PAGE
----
A few months ago, the Sacramento Kings decided to exercise their team option on forward Trey Lyles. After being traded to the Kings from the Detroit Pistons as part of the long-awaited Marvin Bagley III deal at last year’s trade deadline, Lyles added some depth to a struggling front court. But that was after coming to the team midseason. How will having time to build chemistry with his team during the offseason and adjusting to the new scheme affect him this year?
First let’s take a quick look back at his career in the NBA. The soon to be 27 year old forward was taken by the Utah Jazz with the 12th pick in the 2015 NBA draft after one year at the University of Kentucky. Since then he has played for Denver, San Antonio and Detroit before landing in Sacramento. No matter the situation he’s been in, his role has stayed pretty consistent. Rotational power forward that has talent on the offensive side of the ball, but isn’t extremely good in any facet of the game.
However, his 24 games in a Kings uniform were maybe the best stretch of his career, especially towards the end of the season when Domantas Sabonis was shut down. He averaged a career-high 10.6 points while shooting 49% from the field and 37% from three, as well as 5.6 rebounds all while playing roughly 23 minutes per game.
Here are a few of his best stat lines from last year:
- Mar. 30 - 24 points, 7 rebounds, 4-6 3PT
- Mar. 26 - 11 points, 18 rebounds
- Mar. 18 - 19 points, 6 rebounds, 4 assists, 3-5 3PT
- Mar. 16 - 12 points, 12 rebounds
With his eighth season quickly approaching, Lyles will be in the position play a key role for the Kings, and it is without question he will make the roster, barring some crazy development from one of the fringe players at training camp. But Sacramento’s center rotation is locked in with Sabonis as the starter, and Richaun Holmes established as the backup. With Kings’ first-round selection Keegan Murray almost certainly getting the nod immediately, Lyles will be battling with Chimezie Metu for the backup four spot while simultaneously looking to take some minutes from Murray if he fails to adjust quickly at this level.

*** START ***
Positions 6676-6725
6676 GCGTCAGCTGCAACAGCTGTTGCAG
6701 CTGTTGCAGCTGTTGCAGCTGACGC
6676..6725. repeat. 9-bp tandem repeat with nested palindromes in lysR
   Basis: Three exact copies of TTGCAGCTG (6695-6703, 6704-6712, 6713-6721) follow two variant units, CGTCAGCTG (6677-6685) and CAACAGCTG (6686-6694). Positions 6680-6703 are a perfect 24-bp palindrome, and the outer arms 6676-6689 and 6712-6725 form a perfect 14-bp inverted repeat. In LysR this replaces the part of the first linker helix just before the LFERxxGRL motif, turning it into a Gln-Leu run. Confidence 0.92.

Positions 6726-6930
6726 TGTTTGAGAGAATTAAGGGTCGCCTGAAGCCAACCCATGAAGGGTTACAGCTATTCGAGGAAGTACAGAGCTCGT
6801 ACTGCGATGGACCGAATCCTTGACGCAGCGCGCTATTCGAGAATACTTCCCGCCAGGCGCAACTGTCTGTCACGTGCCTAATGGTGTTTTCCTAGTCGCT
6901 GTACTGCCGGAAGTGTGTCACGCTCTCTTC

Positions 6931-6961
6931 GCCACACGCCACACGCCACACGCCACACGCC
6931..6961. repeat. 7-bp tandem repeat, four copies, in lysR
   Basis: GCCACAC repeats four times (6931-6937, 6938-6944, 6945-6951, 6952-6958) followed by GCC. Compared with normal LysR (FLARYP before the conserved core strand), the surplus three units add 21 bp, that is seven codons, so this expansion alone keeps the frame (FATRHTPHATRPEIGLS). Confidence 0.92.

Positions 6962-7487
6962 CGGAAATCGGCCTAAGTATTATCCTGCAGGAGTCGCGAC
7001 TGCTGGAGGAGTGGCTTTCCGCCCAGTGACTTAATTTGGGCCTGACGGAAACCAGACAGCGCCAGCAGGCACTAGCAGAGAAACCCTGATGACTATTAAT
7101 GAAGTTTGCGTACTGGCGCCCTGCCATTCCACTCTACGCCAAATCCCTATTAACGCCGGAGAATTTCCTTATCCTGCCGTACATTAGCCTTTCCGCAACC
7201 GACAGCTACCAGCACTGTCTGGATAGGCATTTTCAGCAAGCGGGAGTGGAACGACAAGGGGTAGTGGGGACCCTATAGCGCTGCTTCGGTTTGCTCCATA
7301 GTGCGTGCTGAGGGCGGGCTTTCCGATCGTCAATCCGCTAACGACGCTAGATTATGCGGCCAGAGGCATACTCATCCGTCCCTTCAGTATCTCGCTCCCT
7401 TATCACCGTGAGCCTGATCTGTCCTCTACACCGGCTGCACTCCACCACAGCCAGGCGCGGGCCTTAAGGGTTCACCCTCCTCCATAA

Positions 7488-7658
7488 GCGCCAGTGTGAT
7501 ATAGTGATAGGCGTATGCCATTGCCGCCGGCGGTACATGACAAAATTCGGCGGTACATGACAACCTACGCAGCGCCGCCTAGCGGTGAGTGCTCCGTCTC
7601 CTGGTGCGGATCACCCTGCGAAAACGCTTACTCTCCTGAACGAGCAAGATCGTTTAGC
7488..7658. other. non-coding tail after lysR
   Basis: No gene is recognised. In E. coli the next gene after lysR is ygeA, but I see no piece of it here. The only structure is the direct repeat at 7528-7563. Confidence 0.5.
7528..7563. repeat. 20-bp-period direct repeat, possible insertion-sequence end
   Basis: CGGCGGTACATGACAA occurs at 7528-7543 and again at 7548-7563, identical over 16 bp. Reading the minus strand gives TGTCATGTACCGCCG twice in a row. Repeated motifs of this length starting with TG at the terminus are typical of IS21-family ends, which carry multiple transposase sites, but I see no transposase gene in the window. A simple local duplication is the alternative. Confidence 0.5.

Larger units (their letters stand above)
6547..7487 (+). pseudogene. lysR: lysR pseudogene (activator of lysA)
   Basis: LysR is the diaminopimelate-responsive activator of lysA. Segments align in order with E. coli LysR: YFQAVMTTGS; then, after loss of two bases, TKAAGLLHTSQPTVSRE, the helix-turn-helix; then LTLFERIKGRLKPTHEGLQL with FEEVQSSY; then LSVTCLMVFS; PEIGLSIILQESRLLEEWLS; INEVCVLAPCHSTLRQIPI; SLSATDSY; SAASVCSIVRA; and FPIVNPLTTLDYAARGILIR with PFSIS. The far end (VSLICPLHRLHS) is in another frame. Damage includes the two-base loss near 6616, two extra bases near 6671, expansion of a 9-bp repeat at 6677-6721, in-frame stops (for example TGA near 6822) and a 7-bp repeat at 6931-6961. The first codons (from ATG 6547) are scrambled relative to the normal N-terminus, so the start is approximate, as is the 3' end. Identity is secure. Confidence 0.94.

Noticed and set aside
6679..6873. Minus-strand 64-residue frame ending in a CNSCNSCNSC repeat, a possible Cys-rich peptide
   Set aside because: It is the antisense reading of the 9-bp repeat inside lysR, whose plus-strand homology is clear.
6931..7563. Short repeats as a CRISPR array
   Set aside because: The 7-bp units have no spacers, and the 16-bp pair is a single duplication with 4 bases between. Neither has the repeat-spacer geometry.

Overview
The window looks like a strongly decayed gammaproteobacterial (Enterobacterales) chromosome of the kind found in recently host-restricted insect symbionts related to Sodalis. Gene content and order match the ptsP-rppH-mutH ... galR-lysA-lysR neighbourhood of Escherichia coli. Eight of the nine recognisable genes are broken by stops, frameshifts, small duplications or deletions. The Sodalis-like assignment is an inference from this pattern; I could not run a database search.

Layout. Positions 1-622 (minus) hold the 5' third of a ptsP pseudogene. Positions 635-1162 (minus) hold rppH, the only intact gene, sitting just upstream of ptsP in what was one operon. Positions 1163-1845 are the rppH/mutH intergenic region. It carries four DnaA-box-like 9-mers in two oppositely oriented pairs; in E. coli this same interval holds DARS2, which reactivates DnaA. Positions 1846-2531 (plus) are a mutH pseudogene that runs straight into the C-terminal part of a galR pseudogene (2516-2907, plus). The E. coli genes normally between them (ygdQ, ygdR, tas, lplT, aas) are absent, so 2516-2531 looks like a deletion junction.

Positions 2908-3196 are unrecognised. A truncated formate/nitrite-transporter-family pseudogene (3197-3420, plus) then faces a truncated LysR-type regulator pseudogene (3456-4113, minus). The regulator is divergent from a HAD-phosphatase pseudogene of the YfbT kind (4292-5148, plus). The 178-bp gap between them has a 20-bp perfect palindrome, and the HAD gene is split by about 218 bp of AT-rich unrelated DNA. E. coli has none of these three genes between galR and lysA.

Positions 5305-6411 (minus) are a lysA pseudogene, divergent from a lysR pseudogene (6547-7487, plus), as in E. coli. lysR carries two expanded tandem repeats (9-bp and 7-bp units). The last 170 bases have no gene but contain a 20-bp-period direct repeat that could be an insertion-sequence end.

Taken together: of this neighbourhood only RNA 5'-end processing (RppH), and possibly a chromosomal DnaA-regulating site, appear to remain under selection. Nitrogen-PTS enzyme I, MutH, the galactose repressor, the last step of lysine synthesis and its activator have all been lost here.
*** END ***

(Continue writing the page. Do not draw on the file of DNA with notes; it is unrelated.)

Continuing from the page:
Regardless of his minutes, however, Lyles role will be the same this upcoming year. He will need to come in and be a reliable scoring option for De’Aaron Fox, Sabonis or any of the teams other facilitators to kick the ball out to or when he cuts to the basket. He will also need to be aggressive on the boards and improve his defensive abilities. New head coach Mike Brown has made it well known that defense is going to be a top priority for this team. So if Lyles can perform well on both ends of the ball, he should see some quality minutes on a much-improved Kings team.